Haneda International Airport in Japan has decided to utilise the WHILL autonomous drive system to transport passengers with reduced mobility.

The autonomous machine is designed to replace wheelchairs by transporting passengers who face difficulties in walking long distances or who have limited mobility to their designated boarding gates.

The system is compatible with the WHILL autonomous models and operates using sensors and area maps. After transporting the passenger, the self-driving machine is capable of returning to the base automatically.

The introduction of the system will help the Japanese airport to reduce contagion risks through contact between wheelchair service staff and passengers amid the Covid-19 crisis.

WHILL CEO Satoshi Sugie said: “In the coronavirus era, we believe services that support mobility while maintaining social distancing will accelerate to replace human labour with robots and autonomous driving technologies.

“WHILL wants to provide a safe service that connects the last mile. We look forward to rapidly developing our business in order to help restore a world where people can move around with peace of mind and enjoyment.”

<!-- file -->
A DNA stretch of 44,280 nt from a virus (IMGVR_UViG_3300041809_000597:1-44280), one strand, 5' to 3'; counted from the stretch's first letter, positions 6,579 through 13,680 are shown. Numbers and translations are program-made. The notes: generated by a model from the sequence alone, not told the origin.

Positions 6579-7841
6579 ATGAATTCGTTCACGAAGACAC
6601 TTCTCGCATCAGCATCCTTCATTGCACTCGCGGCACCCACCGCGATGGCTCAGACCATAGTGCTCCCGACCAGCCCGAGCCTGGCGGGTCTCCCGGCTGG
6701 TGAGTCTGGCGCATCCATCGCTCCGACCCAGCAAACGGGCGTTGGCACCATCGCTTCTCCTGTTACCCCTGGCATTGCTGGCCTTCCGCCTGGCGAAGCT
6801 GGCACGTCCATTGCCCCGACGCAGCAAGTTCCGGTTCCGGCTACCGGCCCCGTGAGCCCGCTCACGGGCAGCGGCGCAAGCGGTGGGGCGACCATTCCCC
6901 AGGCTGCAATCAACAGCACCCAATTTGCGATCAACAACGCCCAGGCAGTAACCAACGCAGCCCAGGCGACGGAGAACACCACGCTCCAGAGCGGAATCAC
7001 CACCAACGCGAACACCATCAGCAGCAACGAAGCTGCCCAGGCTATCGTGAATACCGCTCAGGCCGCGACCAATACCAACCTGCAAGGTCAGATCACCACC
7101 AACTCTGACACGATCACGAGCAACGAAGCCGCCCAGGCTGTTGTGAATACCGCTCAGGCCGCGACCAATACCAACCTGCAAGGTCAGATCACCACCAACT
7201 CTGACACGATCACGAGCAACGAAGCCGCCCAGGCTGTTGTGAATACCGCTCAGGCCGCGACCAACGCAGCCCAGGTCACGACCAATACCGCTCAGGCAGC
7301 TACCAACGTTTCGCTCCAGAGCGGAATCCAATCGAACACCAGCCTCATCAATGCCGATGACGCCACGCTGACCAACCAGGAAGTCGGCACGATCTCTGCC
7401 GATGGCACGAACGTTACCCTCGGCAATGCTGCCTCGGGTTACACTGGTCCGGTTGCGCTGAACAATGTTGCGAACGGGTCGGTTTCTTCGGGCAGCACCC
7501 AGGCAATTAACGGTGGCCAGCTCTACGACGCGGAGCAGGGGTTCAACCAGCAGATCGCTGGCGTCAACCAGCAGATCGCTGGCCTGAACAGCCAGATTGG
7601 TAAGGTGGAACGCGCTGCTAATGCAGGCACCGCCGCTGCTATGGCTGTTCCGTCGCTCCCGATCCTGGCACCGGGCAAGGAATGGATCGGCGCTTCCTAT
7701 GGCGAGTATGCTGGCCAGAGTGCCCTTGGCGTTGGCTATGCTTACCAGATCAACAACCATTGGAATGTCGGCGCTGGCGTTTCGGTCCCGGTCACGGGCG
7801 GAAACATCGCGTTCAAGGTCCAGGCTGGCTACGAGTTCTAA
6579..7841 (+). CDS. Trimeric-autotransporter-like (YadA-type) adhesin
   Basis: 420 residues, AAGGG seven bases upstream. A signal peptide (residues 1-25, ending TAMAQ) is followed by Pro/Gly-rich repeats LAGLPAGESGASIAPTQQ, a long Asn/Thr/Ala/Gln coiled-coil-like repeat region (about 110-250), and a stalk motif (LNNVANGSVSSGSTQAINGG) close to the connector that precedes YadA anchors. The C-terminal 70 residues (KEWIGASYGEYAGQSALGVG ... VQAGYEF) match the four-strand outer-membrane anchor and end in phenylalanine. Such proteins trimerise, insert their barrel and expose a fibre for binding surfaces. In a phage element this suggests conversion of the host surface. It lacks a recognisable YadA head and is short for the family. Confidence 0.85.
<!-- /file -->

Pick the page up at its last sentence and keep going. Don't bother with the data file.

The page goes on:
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The company has piloted the self-driving wheelchair system at several airports, including Dallas / Fort Worth International Airport and John F Kennedy International Airport in the US, as well as Abu Dhabi International Airport in the UAE and Winnipeg International Airport in Canada.

Overall, 11 trials were carried out, where around 400 passengers and airport officials used the self-driving system.

The company is now working to introduce the machine to other airports.

Earlier this year, All Nippon Airways (ANA) carried out an autonomous electric bus trial at the Haneda International Airport.